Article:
After the largest reformation of the United States Tax Code in 31 years, The Alaska Native Wildlife Refuge (ANWR) has finally been approved to drill oil in the Coastal Plain. This is great news for coastal villages, as this new development will boost their economy.
The opening of ANWR for oil drilling has been an issue that Alaskan legislators have fought over for the past 40 years. Senator Murkowski said in a news conference, “[W]ith passage of this tax bill, with passage finally almost 40 years later, to allow us to open up the 1002 area, this is a bright day for Alaska, this is a bright day for America!”
This achievement has been fought for since the early 80s by one of Alaska’s most well-known Senators, Ted Stevens. Stevens was known for his fight to open ANWR, something 70% of Alaskans has seen as appropriate by furthering the exploration for drilling oil. According to a KTUU report from December 2nd by Kara Moriarty, a spokesperson with the Alaska Oil and Gas Association stated, “The U.S. Senate’s decision to include 2 leases sales in the coastal plain of ANWR in its tax reform bill is welcome news for the 70 percent of Alaskans who have supported development in the area specifically set aside for oil and gas, the ‘1002 area’, for decades.”
According to the Alaska Oil and Gas Association, oil and petroleum jobs consist of more than one-third of all jobs in Alaska, making this opportunity one that has potential to bring thousands of jobs to the rural villages of Alaska like Kaktovik. One of the largest oil fields in North America is currently Prudhoe Bay, with four of the top 10 oil fields being on the North Slope.
According to the United States Geological Survey, the 1002 area has the potential of producing anywhere from 4.3 to 11.8 billion barrels of oil. Before 1976, the Alaska personal income tax rate was 14.5% making it the highest in the nation. Ever since the TAP was first introduced in 1977, Alaska has only had to rely on taxes from oil production and shipment. Due to the development and production of Prudhoe Bay and now the 1002 Area, this has enabled Alaska to be one of seven states that does not have an income tax. Among these other seven states are some of the heaviest oil producers in the United States such as Texas, Alaska, and Wyoming.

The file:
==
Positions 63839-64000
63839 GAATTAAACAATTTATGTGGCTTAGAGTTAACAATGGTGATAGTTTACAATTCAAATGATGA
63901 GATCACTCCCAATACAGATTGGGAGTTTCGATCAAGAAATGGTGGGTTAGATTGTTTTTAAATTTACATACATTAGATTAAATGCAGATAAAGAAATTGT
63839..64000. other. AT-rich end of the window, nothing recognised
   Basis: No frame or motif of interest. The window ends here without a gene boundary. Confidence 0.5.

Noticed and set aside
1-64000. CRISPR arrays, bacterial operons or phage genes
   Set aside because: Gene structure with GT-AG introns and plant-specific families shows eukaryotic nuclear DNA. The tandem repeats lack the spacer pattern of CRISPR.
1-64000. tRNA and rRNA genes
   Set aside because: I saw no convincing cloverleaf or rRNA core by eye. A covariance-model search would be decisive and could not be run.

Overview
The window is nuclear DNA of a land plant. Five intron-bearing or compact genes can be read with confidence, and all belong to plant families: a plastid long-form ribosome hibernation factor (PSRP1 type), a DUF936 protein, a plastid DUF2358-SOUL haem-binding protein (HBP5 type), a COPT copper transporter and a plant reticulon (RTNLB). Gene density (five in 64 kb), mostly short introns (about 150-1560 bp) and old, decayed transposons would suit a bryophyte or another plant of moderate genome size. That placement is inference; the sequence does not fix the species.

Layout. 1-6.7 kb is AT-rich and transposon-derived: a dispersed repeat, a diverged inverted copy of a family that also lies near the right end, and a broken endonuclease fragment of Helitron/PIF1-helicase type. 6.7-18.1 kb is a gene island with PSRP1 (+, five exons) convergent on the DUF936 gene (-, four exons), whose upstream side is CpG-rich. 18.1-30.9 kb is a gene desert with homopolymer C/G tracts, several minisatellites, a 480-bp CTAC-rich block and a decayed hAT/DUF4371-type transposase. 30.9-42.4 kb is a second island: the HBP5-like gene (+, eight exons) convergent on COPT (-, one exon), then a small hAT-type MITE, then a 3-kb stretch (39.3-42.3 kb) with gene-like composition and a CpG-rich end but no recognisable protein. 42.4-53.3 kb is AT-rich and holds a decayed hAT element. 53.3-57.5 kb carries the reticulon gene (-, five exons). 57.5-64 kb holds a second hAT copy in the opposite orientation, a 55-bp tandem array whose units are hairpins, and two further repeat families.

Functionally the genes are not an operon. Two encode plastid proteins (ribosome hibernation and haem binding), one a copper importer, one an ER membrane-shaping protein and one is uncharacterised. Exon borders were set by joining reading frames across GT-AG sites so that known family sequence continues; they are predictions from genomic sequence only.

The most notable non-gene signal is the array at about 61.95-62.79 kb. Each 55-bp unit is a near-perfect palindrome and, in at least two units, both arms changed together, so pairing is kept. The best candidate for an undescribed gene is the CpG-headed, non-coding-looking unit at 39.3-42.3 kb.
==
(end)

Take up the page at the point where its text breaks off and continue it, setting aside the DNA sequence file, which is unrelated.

Despite the countless benefits that will come to Alaska from the development and opportunity that comes with this step, there is still a small group of people who do not support this due to minuscule problems that pertain to the Porcupine Caribou herds and their breeding grounds. It’s rumored that with this expansion, the numbers of these caribou herds will be either wiped out or decrease in numbers. Totaling approximately 200,000, the Porcupine herd, named for one of the rivers it crosses during its migration, usually moves to ANWR’s coastal plain to give birth to around 40,000 calves each year. In an article from Roll Call, different perspectives from various Senators have been offered on this issue.
“I think special places that are recognized by the international community should be preserved, and I appreciate their support for that,” Sen. Maria Cantwell of Washington, the top Democrat on the committee, told Roll Call in response to Canada’s opposition. But for Alaska’s Energy and Natural Resources chairwoman, Sen. Lisa Murkowski, oil development activities can successfully coexist with limited impacts to wildlife — as shown by the state’s nearly 40-year foray into oil drilling. “Keep in mind, the caribou that are up in the region, we have seen that herd grow dramatically since we began producing oil in the ’70s,” the Alaskan Republican told reporters. “Back in the ’70s, we were looking at a herd over 5,000, now we are about 22,000. That number comes and goes, but, in fairness, we have not seen a reduction in the numbers of the caribou. If anything, they have increased dramatically, and I think people will hear that.”
While this is a credible reason for the most part as to why the 1002 area should not be developed, it is also worth noting that 60% or 222,000,000 acres of land in Alaska is owned by the Federal Government, making it the largest owner of land in Alaska. Of this, 157,000,000 acres have been put aside as National Parks due to the Alaska National Interest Lands Conservation Act signed into law by Jimmy Carter in 1980. ANWR will give Alaska and oil companies access to 1,500,000 acres so that the economy of Alaska will see increased growth, and help to decrease not only the Alaska state debt but the national debt as well.
The views expressed in this article are the opinion of the author and do not necessarily reflect those of Lone Conservative staff.